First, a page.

I really like Gold’s writing style. It’s clear, it’s precise, and it’s creative. As with Being Emily, Gold weaves complex gender and feminist theory into Just Girls. But she does so in a way that my eyes didn’t gloss over from intense academic vocabulary (which I’m very familiar with – Hello, Judith Butler). At the same time, it wasn’t so watered-down that it felt condescending (“I’ll use small words so you’ll understand.”) Gold strikes just the right balance and makes theoretical arguments accessible to the readers, regardless of the readers’ individual experiences with those theories. As the characters discuss and argue the issues, each does so from her own perspective and level of knowledge. So, each reader will find at least one voice that makes it all click. But even with the multitude of “voices” throughout Just Girls, Gold makes it very clear that Ella and Tucker are the main characters. Each chapter is titled either “Ella” or “Tucker”. So we know precisely from what perspective each part of the story is being told. The point of view flips between first-person for Ella and third-person for Tucker. While I often find this shift in point of view to be distracting, it works beautifully in Just Girls.
There has been quite a bit of forward movement in the struggle for equality over recent years. DADT and DOMA were defeated. Same-sex marriage bans are being struck down as unconstitutional. Anti-discrimination laws are being put into effect. But “equality” is still pretty elusive. It’s even more elusive for those who are transgender. Bisexuals are often seen as people who “just can’t make up their minds.” And Heaven help you if you identify as genderqueer. Gold deftly highlights that there are more “letters” involved in our struggle for equality. “LGBT” just doesn’t really cover it anymore. And the “us vs. them” arguments aren’t quite so black and white. Even within our own communities, there is prejudice, bigotry and violence. The transgendered are still widely ostracized by “real” gay men and lesbians. Bisexuals aren’t always accepted because they may have had intimate relationships with people of the opposite sex….and liked it. The straight community does not have a market on domestic violence. And yet….and yet. Gold gives us hope. Within these communities there is also inclusivity and understanding; there is a broadening of perspectives. Yes, there is struggle, but there is hope. For that hope to have a chance, bridges must be built and crossed.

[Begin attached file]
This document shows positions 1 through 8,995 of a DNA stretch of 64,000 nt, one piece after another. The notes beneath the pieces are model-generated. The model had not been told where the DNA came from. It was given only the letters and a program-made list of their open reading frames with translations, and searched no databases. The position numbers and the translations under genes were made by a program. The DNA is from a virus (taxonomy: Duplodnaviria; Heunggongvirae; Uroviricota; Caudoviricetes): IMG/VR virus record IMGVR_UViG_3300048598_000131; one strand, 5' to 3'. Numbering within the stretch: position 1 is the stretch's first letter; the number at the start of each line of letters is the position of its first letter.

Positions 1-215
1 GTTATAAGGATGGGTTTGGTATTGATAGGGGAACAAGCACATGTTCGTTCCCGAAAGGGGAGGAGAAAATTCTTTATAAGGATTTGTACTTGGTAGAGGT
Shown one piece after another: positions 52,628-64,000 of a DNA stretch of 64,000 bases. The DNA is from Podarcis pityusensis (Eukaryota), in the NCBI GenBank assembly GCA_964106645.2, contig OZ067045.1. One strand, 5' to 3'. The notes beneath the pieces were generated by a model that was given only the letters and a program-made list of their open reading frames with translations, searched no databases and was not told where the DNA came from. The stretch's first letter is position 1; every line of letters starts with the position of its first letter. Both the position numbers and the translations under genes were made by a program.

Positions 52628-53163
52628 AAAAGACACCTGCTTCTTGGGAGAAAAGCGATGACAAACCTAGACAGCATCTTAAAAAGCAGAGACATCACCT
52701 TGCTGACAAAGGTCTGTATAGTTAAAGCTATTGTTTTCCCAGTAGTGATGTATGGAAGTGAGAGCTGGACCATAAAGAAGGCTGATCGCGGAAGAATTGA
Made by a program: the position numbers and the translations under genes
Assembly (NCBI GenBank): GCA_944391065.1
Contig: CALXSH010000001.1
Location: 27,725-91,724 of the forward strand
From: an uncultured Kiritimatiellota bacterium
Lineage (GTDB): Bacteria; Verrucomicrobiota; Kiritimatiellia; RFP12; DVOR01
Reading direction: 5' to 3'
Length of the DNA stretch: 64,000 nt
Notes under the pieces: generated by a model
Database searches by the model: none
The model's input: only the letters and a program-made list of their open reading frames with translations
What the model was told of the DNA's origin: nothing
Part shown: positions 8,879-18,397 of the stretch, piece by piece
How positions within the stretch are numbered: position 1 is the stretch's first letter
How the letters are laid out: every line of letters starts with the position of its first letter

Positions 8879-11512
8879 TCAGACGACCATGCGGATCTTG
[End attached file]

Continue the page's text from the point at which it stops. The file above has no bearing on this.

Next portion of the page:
Callander put her hand on Vivien’s shoulder. “Not everyone has seen the world you’ve seen,” she said. “And not everyone sees the world the way you do.”
“But there’s so much to do,” Vivien protested.
“That’s why we need everyone,” Alisa told her. “And to not fight each other.”
Once again, Gold has offered her readers and rich, thought-provoking novel. I firmly believe that Being Emily and Just Girls should be required reading in Gender, Women’s Studies, and Queer Studies programs. (Probably in quite a few other programs, as well.) Can you imagine the discussions? I’d love to be a fly on the wall.
There have been some great blog posts published recently in response to the “us vs. them” division within the LGBTQIA community. I highly recommend taking the time to read them.
- Nikki Smalls – “Oh I am RILED”
- Rachel Spangler – “The Big Tent…(Or F*ck Biphobia)”
- T.T. Thomas – “Lesbian Fiction for Dummies Who Need to Know Who is a Real Lesbian! Volume 1”
- Cindy Rizzo – “When You Use Your Identity as a Hammer, Everything Looks Like a Nail”
- Karin Kallmaker – “Keeping it ‘Real’ and Buying into the Big Lie”